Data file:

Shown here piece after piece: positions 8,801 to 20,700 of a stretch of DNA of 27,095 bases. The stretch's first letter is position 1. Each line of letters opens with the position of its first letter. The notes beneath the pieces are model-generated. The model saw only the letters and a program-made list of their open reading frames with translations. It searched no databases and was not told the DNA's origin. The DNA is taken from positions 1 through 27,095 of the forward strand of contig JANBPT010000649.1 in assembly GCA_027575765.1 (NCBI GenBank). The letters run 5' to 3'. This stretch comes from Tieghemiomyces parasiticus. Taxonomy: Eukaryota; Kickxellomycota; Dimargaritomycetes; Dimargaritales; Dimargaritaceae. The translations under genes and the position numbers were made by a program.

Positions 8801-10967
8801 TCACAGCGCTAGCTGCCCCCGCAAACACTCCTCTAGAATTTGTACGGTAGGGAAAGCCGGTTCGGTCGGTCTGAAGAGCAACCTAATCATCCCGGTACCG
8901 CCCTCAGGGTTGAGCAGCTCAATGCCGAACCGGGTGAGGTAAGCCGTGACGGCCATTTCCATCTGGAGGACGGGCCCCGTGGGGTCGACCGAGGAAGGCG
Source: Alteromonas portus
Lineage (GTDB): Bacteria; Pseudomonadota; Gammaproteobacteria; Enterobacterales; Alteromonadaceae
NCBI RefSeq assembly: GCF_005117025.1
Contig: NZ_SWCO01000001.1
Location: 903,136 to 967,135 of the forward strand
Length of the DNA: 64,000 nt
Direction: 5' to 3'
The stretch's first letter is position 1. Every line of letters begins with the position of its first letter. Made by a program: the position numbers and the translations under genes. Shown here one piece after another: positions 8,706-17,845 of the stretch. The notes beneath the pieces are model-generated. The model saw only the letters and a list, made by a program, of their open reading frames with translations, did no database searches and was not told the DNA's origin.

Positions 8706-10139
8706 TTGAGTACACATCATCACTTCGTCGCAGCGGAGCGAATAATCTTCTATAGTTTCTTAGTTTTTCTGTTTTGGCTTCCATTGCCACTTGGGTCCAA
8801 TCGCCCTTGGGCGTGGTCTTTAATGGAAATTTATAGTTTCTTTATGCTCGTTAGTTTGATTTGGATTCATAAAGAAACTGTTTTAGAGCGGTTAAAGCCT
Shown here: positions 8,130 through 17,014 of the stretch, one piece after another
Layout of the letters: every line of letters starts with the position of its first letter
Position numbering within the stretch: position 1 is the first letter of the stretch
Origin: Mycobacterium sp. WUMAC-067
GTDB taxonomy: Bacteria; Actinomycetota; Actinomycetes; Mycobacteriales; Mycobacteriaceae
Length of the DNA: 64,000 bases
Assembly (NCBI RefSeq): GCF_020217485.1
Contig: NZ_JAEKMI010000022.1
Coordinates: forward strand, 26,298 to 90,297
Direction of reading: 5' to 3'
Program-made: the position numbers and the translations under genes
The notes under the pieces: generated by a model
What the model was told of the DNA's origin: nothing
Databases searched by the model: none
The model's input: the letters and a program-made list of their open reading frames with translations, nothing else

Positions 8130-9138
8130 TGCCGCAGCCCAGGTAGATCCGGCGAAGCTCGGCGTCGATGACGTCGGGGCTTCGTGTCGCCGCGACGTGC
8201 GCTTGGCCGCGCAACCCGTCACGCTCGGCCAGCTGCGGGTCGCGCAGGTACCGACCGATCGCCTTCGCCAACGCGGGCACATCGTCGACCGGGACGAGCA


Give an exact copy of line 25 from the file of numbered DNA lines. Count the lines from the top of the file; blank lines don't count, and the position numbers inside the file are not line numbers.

Direction of reading: 5' to 3'